National Geographic : 1965 Sep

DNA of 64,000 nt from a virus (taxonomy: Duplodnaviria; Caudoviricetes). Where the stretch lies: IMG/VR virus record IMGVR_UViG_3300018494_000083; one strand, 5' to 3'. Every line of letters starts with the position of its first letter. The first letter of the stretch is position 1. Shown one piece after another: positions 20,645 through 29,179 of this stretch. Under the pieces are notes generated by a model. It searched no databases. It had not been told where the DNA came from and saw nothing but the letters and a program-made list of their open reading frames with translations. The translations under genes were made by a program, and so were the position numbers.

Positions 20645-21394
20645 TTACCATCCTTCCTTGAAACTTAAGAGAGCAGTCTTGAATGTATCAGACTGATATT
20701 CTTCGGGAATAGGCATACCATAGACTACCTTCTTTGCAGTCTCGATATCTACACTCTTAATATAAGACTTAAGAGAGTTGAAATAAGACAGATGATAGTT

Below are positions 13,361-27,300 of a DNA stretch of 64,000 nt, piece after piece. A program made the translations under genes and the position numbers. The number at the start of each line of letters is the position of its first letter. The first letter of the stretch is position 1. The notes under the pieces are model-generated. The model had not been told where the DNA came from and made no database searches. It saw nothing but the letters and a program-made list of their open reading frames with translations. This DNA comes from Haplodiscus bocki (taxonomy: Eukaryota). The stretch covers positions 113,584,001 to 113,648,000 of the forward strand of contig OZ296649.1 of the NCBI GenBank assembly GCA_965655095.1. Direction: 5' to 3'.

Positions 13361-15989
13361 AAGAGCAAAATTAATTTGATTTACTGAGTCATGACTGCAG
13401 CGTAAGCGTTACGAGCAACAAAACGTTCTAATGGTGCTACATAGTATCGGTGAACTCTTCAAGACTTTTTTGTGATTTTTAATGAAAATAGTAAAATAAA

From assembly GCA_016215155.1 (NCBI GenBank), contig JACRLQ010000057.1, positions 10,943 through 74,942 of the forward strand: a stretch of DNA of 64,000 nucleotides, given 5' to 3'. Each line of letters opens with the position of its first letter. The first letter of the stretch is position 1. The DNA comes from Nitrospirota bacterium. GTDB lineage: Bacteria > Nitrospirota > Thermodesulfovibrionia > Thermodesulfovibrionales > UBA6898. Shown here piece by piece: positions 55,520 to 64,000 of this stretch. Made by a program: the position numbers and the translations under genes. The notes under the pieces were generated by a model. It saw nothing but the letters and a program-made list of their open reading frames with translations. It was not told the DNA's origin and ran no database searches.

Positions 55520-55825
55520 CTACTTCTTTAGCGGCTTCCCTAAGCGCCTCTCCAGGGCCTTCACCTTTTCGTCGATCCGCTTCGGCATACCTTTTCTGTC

detect enemy radar and jam it with a bagful of secret tricks. In his earphones each kind of enemy radar plays a different tune. A warble means that acquisition radar is searching for the bomber. The EWO can confuse the enemy by dropping chaff, like Christmas tinsel, that fills their radar screens with blips. Or he can send out false signals to alter their radar waves. Other radar sounds are more ominous. If the EWO hears "bagpipes," he knows that an enemy interceptor is on its way, guided by information from the ground via a radio sys tem we call data-link. If he hears something resembling squeaky wagon wheels, enemy fire control is about to launch an antiaircraft missile. And if he hears a high-pitched whine, he knows that the missile is on its way-time for urgent evasive action by the bomber. When our B-52 landed back at Ellsworth, 81/2 hours and 4,000 miles after take-off, dawn was breaking. For me it had been an awesome venture into another world. But for the crew, .E KT ACHROMESBY EMORYKRISTOF© N.G.S.